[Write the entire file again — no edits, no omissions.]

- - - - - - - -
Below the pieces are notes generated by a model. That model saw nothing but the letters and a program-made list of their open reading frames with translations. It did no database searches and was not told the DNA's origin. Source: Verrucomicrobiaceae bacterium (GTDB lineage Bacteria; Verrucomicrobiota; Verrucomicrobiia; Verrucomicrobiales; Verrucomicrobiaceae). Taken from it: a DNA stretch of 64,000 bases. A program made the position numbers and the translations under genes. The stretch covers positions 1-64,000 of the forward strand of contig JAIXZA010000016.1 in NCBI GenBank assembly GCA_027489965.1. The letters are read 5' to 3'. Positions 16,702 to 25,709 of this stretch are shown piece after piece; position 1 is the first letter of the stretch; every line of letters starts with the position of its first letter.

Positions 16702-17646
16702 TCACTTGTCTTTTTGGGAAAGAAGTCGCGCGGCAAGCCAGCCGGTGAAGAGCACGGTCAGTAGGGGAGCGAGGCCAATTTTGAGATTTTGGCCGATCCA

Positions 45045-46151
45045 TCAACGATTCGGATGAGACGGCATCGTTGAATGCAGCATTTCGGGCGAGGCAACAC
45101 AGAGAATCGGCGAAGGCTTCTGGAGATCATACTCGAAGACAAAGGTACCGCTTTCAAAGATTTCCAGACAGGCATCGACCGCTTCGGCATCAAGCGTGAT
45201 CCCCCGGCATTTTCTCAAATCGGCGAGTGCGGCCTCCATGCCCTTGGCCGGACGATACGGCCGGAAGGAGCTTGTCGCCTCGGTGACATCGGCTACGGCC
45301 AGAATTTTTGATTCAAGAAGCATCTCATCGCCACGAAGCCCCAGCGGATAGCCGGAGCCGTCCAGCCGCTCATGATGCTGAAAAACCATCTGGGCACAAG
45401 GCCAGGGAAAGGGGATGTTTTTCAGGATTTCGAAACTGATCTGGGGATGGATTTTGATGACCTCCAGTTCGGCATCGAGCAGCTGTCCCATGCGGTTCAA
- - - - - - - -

Below the pieces are notes generated by a model. That model saw nothing but the letters and a program-made list of their open reading frames with translations. It did no database searches and was not told the DNA's origin. Source: Verrucomicrobiaceae bacterium (GTDB lineage Bacteria; Verrucomicrobiota; Verrucomicrobiia; Verrucomicrobiales; Verrucomicrobiaceae). Taken from it: a DNA stretch of 64,000 bases. A program made the position numbers and the translations under genes. The stretch covers positions 1-64,000 of the forward strand of contig JAIXZA010000016.1 in NCBI GenBank assembly GCA_027489965.1. The letters are read 5' to 3'. Positions 16,702 to 25,709 of this stretch are shown piece after piece; position 1 is the first letter of the stretch; every line of letters starts with the position of its first letter.

Positions 16702-17646
16702 TCACTTGTCTTTTTGGGAAAGAAGTCGCGCGGCAAGCCAGCCGGTGAAGAGCACGGTCAGTAGGGGAGCGAGGCCAATTTTGAGATTTTGGCCGATCCA

Positions 45045-46151
45045 TCAACGATTCGGATGAGACGGCATCGTTGAATGCAGCATTTCGGGCGAGGCAACAC
45101 AGAGAATCGGCGAAGGCTTCTGGAGATCATACTCGAAGACAAAGGTACCGCTTTCAAAGATTTCCAGACAGGCATCGACCGCTTCGGCATCAAGCGTGAT
45201 CCCCCGGCATTTTCTCAAATCGGCGAGTGCGGCCTCCATGCCCTTGGCCGGACGATACGGCCGGAAGGAGCTTGTCGCCTCGGTGACATCGGCTACGGCC
45301 AGAATTTTTGATTCAAGAAGCATCTCATCGCCACGAAGCCCCAGCGGATAGCCGGAGCCGTCCAGCCGCTCATGATGCTGAAAAACCATCTGGGCACAAG
45401 GCCAGGGAAAGGGGATGTTTTTCAGGATTTCGAAACTGATCTGGGGATGGATTTTGATGACCTCCAGTTCGGCATCGAGCAGCTGTCCCATGCGGTTCAA